No Belarusian Roubles Please
Published: 24 August 2011
If you are in Belarus and only have Belarusian roubles to pay for your ticket – be prepared to stay in the country a bit longer. AirBaltic and some other companies operating in Belarus no longer accept Belarusian roubles. Instead they insist on payments in Euros - a currency which is nearly impossible to buy legally in Belarus. Today it became even more difficult as the National Bank of Belarus recommended commercial banks only to buy, but not to sell, foreign currency.
This is because local banks have to follow the official exchange rate established by the National Bank. Over the last months this rate has been nearly 40% lower than the market rate. No wonder that very few want to exchange money in banks and most people prefer the black market. "Don't exchange money in Belarusian banks" is the first tip given to those who visit Belarus these days.
No trust in Belarusian roubles
Since the collapse of the Soviet Union Belarusians mistrust their currency. When millions lost their lifetime savings because of the devaluation of the Soviet rouble in the late 1980s - it was a lesson they learnt well. Nowadays Belarusians prefer to keep their earnings in a "hard" foreign currency rather than in "soft" Belarusian roubles.
Currency exchange offices used to boom in Belarus - all major supermarkets would have at least one. Until 2011 they were always busy. Now because of the difference between the official and the market rate hardly anyone uses their services. Sometimes you can see one or two people sticking around exchange offices, desperately hoping that someone new to Belarus might sell his dollars or Euros and give them a chance to buy them. Until recently banks were recommended to sell foreign currency which was sold to them by individuals.
People try to convert their salaries into a hard currency as soon as they can. But they cannot survive with no Belarusian roubles at all because most shops accept only Belarusian money. As a result consumers have to frequently convert their savings back into Belarusian roubles. Each conversion is a dilemma - to look for someone who can purchase their Euro or dollars at a market rate or to sell their hard currency to a bank with a nearly 40% discount. The first option is inconvenient and against the law. The second one means losing nearly half of your money. For Belarusians struggling with rising prices and declining income, the choice is obvious.
Sometimes they do not need to exchange money to pay for services. Many in the private sector set their prices in US dollars to avoid devaluation. For instance, they would quote the price of 300 US dollars to refurbish your kitchen. The payment can be made in dollars and it is usually the most desired option. But unlike the AirBaltic office in Minsk, they would also accept Belarusian roubles at the market rate. In practice, the market rate means black market rate.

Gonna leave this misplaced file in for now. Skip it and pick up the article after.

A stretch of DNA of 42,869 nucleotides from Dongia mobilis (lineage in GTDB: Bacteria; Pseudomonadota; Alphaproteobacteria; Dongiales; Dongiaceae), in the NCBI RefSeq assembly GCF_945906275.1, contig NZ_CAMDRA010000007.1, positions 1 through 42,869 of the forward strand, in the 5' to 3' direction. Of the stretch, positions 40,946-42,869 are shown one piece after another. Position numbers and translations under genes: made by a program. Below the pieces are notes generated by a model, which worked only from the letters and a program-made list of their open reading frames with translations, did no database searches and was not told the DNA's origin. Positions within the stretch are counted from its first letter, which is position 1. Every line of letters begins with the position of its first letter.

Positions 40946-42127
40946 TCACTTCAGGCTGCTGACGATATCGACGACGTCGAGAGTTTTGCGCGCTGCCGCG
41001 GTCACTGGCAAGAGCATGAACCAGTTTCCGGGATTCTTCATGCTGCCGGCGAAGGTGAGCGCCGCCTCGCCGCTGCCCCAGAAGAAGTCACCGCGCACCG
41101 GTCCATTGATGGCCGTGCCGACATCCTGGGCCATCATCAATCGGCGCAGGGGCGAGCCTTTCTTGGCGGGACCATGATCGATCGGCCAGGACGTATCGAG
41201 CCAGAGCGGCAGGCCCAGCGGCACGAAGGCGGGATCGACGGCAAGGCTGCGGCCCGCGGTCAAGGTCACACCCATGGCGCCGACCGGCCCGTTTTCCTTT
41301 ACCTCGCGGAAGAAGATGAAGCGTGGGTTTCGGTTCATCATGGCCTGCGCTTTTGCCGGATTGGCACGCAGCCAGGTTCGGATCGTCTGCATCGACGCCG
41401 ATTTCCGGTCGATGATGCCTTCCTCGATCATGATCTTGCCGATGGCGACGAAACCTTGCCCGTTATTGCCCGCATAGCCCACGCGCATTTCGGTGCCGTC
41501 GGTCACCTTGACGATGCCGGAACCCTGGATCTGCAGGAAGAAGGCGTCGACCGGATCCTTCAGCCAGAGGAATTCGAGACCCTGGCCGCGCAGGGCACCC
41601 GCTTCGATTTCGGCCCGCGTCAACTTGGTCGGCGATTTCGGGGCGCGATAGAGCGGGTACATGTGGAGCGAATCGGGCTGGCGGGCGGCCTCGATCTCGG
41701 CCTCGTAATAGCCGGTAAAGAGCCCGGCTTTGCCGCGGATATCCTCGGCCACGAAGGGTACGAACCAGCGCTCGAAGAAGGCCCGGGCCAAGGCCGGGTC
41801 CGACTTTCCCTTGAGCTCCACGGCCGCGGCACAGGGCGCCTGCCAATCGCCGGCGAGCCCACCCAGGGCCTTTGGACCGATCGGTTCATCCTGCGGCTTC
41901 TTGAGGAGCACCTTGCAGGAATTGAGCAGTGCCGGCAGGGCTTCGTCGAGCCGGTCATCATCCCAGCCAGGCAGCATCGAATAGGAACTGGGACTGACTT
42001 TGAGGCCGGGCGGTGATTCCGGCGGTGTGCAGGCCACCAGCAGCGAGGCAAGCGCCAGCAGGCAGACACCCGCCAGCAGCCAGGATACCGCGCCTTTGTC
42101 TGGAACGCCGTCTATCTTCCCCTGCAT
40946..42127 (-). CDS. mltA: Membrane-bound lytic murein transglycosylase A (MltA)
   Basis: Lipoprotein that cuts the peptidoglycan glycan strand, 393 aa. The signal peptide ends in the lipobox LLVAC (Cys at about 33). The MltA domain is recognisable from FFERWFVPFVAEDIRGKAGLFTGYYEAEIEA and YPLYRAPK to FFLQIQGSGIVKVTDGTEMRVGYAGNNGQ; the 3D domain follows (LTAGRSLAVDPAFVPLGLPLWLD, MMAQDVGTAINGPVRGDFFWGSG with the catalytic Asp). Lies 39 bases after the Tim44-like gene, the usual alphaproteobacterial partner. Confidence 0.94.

How the black market works
Because currency exchange operations require a special license from the National Bank, most transactions between individuals breach Belarusian law. Determining the right market rate can be tricky. Parties may bargain to get a better deal using word of mouth or the internet.
If you do not to have a friend or relative who can sell you Belarusian roubles or hard currency, you can try using the internet. Prokopovi.ch is the most popular online currency exchange market in Belarus. The site is named after the former Chairman of the National Bank of Belarus Piotr Prokopovich. Currency exchange problems began under his reign, though are attributable to the populist economic methods of Belarus promoted by Belarusian ruler Alyaksandr Lukashenka rather than to Prokopovich himself.
Those using the prokopovi.ch web site have two options. One is to agree the exchange rate online and go to a currency exchange office where the seller sells the agreed sum at the official rate. Then the buyer buys the sum at the official rate. Finally, the buyer directly pays the seller the difference between the official rate and the agreed market rate. Becaue of today's recommendation by the National Bank not to sell hard currency to individuals, this option may no longer work.
The other option is to avoid going to an exchange office altogether and exchange the money without intermediates. In this case, one takes the risk of facing sanctions of illegal dealing in foreign currency. Although the authorities usually turn a blind eye to such transactions, in some cases they may confiscate the whole amount of the illegal transaction and impose a hefty fine.
So if you come to Belarus with foreign currency - be prepared to take risks not to lose your money. That is what Belarusians have to do every day.